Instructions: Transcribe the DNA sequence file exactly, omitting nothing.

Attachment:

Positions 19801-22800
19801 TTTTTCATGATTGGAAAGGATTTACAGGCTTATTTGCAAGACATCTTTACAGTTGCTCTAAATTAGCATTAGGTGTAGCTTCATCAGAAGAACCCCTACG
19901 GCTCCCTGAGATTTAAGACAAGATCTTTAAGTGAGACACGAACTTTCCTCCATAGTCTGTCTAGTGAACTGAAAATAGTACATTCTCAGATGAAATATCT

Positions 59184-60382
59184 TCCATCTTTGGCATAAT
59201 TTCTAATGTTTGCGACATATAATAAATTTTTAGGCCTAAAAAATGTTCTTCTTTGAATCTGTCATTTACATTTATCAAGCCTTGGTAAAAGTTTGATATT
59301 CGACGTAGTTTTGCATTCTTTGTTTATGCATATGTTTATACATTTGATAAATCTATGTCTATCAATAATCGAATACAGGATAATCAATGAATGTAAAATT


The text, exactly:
Positions 19801-22800
19801 TTTTTCATGATTGGAAAGGATTTACAGGCTTATTTGCAAGACATCTTTACAGTTGCTCTAAATTAGCATTAGGTGTAGCTTCATCAGAAGAACCCCTACG
19901 GCTCCCTGAGATTTAAGACAAGATCTTTAAGTGAGACACGAACTTTCCTCCATAGTCTGTCTAGTGAACTGAAAATAGTACATTCTCAGATGAAATATCT

Positions 59184-60382
59184 TCCATCTTTGGCATAAT
59201 TTCTAATGTTTGCGACATATAATAAATTTTTAGGCCTAAAAAATGTTCTTCTTTGAATCTGTCATTTACATTTATCAAGCCTTGGTAAAAGTTTGATATT
59301 CGACGTAGTTTTGCATTCTTTGTTTATGCATATGTTTATACATTTGATAAATCTATGTCTATCAATAATCGAATACAGGATAATCAATGAATGTAAAATT